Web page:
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The Secular Sacred in Archaeological Preservation Ethics: Academic Enclosures, Chimpanzee Artifacts, and Conflicting Epistemologies of Loot

When Apr 24, 2008
from 4:00 PM to 5:00 PM
Where Berg Auditorium, 100 Life Sciences Building
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ROBERT N. PROCTOR

 

Professor of the History of Science, Stanford University

Robert N. Proctor is Professor of the History of Science at Stanford University and the author of several books, including Racial Hygiene: Medicine Under the Nazis, Value-Free Science?, Cancer Wars, and The Nazi War on Cancer. His research coalesces around the history of scientific and medical controversy; he has also written on cancer and environmental policy, human origins, molecular coproscopy, gemstone aesthetics, expert witnessing, the phonesthemics of science rhetoric, and the social production of ignorance (agnotology). He was the first Senior Scholar in Residence at the U.S. Holocaust Memorial Museum in Washington and is a Fellow of the American Academy of Arts and Sciences. He is now working on changing interpretations of the oldest tools, a book called Darwin in the History of Life, a book on figured stones (Agate Eyes), an edited volume on Agnotology, and a history of the global tobacco trade (The Golden Holocaust). He was the first historian to testify as an expert witness against the tobacco industry, and continues to testify as a witness in cases where "who knew what when" is in question.

The Secular Sacred in Archaeological Preservation Ethics: Academic Enclosures, Chimpanzee Artifacts, and Conflicting Epistemologies of Loot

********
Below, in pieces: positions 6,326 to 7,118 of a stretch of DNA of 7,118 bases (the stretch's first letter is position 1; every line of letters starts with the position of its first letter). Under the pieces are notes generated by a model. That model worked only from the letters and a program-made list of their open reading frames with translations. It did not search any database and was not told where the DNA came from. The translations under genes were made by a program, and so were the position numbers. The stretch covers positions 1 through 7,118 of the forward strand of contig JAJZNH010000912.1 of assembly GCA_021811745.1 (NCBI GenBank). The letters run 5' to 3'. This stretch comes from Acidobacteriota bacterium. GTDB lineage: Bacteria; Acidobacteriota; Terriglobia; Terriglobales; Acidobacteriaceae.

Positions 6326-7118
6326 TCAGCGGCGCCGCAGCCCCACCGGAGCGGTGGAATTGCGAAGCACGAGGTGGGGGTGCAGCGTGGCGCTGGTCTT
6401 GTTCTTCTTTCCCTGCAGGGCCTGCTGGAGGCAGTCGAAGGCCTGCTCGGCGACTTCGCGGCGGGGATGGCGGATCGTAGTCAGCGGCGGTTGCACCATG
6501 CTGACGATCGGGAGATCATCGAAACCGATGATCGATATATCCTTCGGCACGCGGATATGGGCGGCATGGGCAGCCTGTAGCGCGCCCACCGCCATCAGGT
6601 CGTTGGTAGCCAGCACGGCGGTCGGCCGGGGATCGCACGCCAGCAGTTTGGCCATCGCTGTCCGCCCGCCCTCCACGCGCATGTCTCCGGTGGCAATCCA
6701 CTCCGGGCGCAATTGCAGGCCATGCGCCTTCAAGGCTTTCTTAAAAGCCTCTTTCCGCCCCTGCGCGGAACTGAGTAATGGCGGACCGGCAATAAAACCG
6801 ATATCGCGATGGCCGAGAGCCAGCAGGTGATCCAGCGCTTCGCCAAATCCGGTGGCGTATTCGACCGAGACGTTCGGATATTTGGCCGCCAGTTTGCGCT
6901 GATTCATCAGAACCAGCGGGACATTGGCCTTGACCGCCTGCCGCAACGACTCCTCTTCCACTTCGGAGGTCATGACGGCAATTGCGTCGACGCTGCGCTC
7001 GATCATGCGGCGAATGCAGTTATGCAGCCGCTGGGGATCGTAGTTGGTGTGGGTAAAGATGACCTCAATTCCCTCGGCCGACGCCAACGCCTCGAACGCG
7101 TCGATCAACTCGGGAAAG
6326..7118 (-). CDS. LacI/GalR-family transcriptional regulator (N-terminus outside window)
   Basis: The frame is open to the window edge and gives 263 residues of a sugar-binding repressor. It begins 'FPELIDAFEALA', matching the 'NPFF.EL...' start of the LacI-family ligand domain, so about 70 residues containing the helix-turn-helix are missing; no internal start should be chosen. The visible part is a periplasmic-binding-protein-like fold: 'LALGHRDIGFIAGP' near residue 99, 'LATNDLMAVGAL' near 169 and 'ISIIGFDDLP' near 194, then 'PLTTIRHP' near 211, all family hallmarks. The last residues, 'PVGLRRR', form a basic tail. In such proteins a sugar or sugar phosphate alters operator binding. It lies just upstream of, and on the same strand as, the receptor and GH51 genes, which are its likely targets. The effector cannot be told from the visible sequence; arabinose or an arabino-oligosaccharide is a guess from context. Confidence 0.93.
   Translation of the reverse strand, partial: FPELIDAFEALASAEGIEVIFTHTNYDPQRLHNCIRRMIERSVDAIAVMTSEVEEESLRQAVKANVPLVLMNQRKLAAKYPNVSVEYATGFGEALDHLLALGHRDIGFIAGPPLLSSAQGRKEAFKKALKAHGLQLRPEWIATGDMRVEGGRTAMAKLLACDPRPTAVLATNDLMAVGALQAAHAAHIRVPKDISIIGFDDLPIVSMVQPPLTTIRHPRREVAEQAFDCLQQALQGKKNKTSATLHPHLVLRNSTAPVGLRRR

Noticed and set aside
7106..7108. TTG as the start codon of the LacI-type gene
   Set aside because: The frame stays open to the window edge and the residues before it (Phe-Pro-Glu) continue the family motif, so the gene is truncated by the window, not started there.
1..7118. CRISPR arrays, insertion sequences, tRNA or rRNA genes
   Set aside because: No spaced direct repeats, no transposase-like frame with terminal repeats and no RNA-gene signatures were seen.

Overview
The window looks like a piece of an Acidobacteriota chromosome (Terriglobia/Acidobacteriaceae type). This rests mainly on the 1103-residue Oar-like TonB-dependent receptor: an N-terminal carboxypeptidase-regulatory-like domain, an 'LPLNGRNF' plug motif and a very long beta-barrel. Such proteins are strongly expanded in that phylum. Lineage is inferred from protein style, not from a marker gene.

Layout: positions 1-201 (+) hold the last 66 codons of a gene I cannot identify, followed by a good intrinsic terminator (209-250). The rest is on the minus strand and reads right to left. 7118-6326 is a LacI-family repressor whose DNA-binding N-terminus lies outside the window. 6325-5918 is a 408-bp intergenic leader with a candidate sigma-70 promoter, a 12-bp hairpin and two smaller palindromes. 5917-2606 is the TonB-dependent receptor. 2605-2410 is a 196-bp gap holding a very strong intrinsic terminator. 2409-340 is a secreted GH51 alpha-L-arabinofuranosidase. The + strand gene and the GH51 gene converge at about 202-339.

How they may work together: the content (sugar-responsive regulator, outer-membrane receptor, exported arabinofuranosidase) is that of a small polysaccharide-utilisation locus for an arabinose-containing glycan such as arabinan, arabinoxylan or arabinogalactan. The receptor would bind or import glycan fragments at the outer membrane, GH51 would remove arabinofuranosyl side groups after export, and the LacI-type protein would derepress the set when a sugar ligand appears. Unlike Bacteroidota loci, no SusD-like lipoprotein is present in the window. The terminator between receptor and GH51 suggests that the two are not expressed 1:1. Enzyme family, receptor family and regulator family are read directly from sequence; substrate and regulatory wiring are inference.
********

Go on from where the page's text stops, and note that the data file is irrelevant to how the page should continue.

Antiquities preservation can be seen as an effort to guard against a certain form of pollution in the Mary Douglas sense, meaning matter out of place. Efforts to understand the movement of material artifacts, however, must also recognize that disputes most often center around not just where such items should reside but who should be able to move them. Preservation laws set out rules that only certain authorities should be allowed to move and/or curate antiquities, and that sanctions will be placed against illegitimate transport or curation of such objects. The class of objects considered "antique” or even “of cultural significance” has varied quite a bit with time, however. Age has never been a good indicator of inclusion in such classes, for example, and natural objects have become increasingly viewed as antiquities. Recognition of “nature as artifact” complicates preservation ethics, since choices must be made concerning what kinds of nature—and in what form—should be preserved. Natural objects removed from a particular context can lose much of their meaning (think of the stones comprising an archaeoastronomic alignment). Preservation has also been made difficult insofar as the act of designating a class of objects as “antique” or preservation-worthy tends to increase its commercial value. Amateur collectors are frustrated by the monopolies experts have established over rights to hold or cherish antiquities, as are those “native stakeholders” (aka “first peoples”) who've identified certain practices in archaeology as grave robbery. Scholars, too, though, are divided over how to define and treat the general class of “looted artifacts”—whether artifacts without “proper papers” should be published and/or displayed in museums, for example. That is partly because different scholarly traditions in the field of archaeology rely on different kinds of aggregate evidence, but it is also because of conflicts over whether “experts” (vs. amateurs or natives) should have exclusive rights to handle, transport and curate antiquities.